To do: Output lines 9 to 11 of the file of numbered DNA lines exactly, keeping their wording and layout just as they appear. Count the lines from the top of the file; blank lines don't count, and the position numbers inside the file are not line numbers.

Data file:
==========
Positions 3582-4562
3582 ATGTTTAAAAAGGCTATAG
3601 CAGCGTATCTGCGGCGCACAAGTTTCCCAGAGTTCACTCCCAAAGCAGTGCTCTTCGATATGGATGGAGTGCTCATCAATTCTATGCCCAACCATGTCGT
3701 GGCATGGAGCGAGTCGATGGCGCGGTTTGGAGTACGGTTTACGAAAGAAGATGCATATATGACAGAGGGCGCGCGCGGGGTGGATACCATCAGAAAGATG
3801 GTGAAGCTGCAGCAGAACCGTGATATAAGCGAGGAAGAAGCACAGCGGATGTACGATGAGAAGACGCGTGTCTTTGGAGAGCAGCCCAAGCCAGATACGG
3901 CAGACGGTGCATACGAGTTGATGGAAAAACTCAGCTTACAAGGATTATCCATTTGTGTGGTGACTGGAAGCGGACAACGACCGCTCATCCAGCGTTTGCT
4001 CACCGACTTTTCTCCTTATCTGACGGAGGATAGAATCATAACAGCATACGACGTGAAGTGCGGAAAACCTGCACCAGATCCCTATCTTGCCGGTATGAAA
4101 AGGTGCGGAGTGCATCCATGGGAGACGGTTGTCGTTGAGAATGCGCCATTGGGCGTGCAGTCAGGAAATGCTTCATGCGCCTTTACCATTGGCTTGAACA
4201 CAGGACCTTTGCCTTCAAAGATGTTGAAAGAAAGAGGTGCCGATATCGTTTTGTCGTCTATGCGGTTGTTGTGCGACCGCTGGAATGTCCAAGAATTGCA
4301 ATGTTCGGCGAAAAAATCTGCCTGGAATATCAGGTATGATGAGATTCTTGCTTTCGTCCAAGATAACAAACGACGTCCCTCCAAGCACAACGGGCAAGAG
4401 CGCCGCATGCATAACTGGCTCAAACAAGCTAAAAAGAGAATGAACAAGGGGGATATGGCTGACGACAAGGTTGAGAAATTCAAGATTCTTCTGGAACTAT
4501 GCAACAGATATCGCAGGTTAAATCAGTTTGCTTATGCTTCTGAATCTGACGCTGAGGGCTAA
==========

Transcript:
4201 CAGGACCTTTGCCTTCAAAGATGTTGAAAGAAAGAGGTGCCGATATCGTTTTGTCGTCTATGCGGTTGTTGTGCGACCGCTGGAATGTCCAAGAATTGCA
4301 ATGTTCGGCGAAAAAATCTGCCTGGAATATCAGGTATGATGAGATTCTTGCTTTCGTCCAAGATAACAAACGACGTCCCTCCAAGCACAACGGGCAAGAG
4401 CGCCGCATGCATAACTGGCTCAAACAAGCTAAAAAGAGAATGAACAAGGGGGATATGGCTGACGACAAGGTTGAGAAATTCAAGATTCTTCTGGAACTAT